Sunday, September 30, 2012

Stories from Bovina's Cemeteries - "An Infant of Robert and Hannah Scott"

Back in the 1910s and 1920s, when David Fletcher Hoy was working on family history, he made a concerted effort to identify all burials in Bovina, including private cemeteries.  He found on what was then the Wallace Smith place one small lone grave that he thought read "Dau Infant of Robert and Hannah Scott."  In the 1970s, Ed Davidson, David Hoy's great-nephew, located the stone again.  On their annual visit to Bovina this year, Ed and his brother Dick continued their work to document all burials, including noting the GPS coordinates!  So Ed wanted to get back to this grave to record the latitude and longitude.  On Monday, September 24, we made a trek on what is now property owned by Peter Schjeldahl and Brooke Alderson to locate this stone.  Brooke gave me directions, but Ed recalled it being closer to the river.  After no success by the river, we decided to follow Brooke's directions up the bank a bit.  We got to a point where she said that if we got there, we would be going too far.  Dick and I turned back but Ed felt we hadn't quite reached where we would have overshot the grave and sure enough, he found it.
Dick and Ed did an impromptu rubbing, using paper and a fern leaf.
We found that simply rubbing the stone a bit with our hands, it bought out the words.  I hope to come back with a cleaner approved by the Association for Gravestone Studies (AGS) to make it clearer.
After some discussion, and sharing it with a gravestone group on Facebook, we've determined that this says 'An Infant of Robert & Hannah Scott."  When David Hoy saw it, he misread the 'An' as 'Dau.'  

What do we know about this infant?  Very very little.  The property where this grave is located was leased from Janet Livingston Montgomery in 1815.  Robert Scott was born in Peebleshire, Scotland in 1780.  His wife, Hannah Turnbull, was born in Scotland in 1779.  They had eight children, including this infant.  I suspect that this child may have been stillborn.  The fact that the stone doesn't say son or daughter could mean the child was too early term for the sex to be determined.  Of course, it could also be that 'infant' was easier to carve than 'daughter.'  We'll never really know.  Another bit of information we do not know is when the child died and was buried here.  David Hoy suggested the child died around 1800, but given that Robert Scott was not leasing this farm until 1815, it seems more likely that it happened after that date.  The last child of Robert and Hannah, their daughter Elizabeth, was born they year they took the lease on the farm.  I think it's possible that the child was born after 1816.  Hannah died in 1839.  The Scott family had the farm until after Robert's death in 1852.  Robert and Hannah are buried in the old Associate Presbyterian Church cemetery.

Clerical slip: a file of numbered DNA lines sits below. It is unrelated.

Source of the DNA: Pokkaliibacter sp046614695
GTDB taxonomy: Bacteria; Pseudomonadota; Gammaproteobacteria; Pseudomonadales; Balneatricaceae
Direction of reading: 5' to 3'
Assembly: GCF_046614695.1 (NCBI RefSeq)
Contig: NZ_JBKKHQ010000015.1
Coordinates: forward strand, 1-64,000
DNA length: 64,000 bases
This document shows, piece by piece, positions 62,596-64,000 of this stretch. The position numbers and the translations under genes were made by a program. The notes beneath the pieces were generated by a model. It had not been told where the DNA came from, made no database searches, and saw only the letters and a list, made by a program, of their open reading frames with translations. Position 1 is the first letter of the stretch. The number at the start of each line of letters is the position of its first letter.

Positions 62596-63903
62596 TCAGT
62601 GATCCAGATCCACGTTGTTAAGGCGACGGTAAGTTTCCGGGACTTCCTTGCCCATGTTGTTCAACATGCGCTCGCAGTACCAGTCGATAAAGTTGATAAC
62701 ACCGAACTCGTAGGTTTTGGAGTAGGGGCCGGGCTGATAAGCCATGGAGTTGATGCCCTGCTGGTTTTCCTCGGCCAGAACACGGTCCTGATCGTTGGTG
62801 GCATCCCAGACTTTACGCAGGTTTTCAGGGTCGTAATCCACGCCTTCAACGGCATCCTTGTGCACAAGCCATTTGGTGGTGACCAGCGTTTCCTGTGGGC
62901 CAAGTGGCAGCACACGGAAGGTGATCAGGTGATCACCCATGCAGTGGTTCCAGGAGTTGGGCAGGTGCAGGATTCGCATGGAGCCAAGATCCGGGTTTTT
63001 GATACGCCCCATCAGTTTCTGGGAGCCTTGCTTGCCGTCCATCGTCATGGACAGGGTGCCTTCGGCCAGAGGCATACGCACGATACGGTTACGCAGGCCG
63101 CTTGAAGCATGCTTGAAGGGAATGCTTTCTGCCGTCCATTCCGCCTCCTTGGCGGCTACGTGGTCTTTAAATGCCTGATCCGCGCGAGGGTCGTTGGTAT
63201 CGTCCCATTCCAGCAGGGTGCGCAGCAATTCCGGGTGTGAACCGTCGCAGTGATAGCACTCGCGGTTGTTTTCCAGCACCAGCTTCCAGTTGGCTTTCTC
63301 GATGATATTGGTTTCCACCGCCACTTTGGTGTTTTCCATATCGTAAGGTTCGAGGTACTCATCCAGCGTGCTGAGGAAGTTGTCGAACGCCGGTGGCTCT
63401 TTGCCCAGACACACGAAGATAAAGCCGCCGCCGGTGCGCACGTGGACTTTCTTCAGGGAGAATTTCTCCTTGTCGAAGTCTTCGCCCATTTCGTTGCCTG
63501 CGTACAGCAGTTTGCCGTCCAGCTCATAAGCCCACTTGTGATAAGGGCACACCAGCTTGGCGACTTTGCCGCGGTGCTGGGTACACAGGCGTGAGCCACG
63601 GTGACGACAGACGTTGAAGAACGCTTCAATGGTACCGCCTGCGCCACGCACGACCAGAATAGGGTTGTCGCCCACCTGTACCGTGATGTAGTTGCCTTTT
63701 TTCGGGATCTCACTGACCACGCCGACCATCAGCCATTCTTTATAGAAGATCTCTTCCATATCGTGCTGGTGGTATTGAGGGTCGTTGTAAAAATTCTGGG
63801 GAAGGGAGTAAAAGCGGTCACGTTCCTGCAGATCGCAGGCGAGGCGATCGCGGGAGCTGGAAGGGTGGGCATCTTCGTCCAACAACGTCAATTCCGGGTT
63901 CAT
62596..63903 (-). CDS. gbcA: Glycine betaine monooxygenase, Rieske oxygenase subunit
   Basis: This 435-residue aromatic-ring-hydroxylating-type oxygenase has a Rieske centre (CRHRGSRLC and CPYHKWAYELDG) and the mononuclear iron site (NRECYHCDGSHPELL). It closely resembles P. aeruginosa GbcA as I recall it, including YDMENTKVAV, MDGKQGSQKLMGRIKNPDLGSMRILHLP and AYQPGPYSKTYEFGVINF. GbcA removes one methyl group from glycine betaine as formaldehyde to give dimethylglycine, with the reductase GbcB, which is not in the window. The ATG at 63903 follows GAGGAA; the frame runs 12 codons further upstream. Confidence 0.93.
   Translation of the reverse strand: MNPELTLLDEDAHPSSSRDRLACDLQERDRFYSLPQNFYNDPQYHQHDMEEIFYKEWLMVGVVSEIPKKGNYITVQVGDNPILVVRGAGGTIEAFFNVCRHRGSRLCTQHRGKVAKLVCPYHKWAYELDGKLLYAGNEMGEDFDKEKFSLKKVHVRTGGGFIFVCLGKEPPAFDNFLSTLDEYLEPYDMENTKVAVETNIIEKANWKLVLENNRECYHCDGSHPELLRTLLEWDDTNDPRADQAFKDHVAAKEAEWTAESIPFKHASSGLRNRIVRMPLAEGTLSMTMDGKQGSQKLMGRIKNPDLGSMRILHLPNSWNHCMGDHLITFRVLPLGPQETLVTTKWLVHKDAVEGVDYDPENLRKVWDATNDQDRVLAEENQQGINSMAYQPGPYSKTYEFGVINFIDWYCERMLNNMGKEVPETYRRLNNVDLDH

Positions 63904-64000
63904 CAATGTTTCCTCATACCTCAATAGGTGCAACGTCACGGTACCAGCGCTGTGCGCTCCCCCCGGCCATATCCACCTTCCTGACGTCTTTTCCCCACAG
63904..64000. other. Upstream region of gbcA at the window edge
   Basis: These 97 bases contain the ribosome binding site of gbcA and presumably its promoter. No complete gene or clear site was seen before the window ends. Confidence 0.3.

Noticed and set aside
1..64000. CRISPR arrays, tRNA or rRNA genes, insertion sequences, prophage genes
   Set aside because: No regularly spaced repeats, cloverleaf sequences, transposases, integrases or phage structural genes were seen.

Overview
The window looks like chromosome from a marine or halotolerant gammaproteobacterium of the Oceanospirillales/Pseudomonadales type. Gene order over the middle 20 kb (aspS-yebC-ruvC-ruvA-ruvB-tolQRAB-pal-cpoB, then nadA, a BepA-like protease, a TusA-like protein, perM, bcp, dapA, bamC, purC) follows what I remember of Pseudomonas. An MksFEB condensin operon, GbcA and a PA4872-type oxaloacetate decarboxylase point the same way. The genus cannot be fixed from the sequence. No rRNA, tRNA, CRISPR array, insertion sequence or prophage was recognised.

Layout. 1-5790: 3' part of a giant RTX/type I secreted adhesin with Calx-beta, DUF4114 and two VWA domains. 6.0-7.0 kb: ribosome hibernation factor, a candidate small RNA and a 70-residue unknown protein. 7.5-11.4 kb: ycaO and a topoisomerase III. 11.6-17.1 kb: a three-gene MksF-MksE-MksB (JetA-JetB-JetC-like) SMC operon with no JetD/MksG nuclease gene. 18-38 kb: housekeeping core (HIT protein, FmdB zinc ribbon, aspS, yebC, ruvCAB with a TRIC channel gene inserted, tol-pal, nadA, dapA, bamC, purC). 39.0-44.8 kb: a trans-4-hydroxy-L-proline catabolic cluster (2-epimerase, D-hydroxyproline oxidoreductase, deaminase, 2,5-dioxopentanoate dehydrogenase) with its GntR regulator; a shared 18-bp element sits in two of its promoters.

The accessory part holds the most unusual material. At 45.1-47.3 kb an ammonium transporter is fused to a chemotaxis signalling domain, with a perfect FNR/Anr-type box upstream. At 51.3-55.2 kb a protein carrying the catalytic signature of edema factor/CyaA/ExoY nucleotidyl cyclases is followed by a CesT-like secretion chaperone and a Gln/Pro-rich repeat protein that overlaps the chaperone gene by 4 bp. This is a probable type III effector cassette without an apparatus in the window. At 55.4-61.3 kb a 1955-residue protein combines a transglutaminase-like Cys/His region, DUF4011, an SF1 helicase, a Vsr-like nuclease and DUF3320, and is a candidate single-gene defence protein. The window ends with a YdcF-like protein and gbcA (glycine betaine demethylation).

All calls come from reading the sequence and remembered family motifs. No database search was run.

Many thanks to the current property owners, Brooke and Peter, for allowing us to visit this grave.  And thanks to them also for ensuring that the grave is protected with a small stone wall.  And yet another thank you to Ed and Dick Davidson for all of their hard work documenting Bovina burials.  Their latest efforts have included putting gravestone photos and information on 'Find-A-Grave.'  The link is at:

Friday, September 28, 2012

Enjoys Autumn Foliage

The October 5, 1934 issue of the Catskill Mountain News contained this little tidbit about one of the Gerry Family of Lake Delaware:

On September 27, thanks to Andy Wos, I found out why Angelica spent autumn at her home.  Angelica, the daughter of Elbridge T. Gerry and Louisa Livingston Gerry, is remembered as the builder of St. James Episcopal Church.  Not long after the church was built, she built her home, Ancrum, named for a town in Scotland from which her ancestors hailed.  Angelica died in 1960 at the age of 89.  In 1963, the family demolished the house because of the taxes.  I remember seeing from Route 28 the house being dismantled.  With the growth of trees, you can no longer see the site from 28. 

Andy kindly took me to where the house stood.  I could not have had a better day for this visit.  Here are a couple of photographs I took from where the house stood, looking toward Lee Hollow. 

Angelica's brother, Robert, also built a home on the estate.  Aknusti was built in 1913 and had a number of famous visitors, including Franklin and Eleanor Roosevelt.  The house suffered a serious fire in 1953.  Some of the fire damage still is evident.  Here's the view from the front terrace. 
Robert died at Aknusti in 1957, the same day that his brother, Rhode Island Senator Peter Gerry, died in Providence.  Robert is buried in Lake Delaware, as are Peter and Angelica.

I will be doing future blog entries on the Gerry family and their connections to Bovina.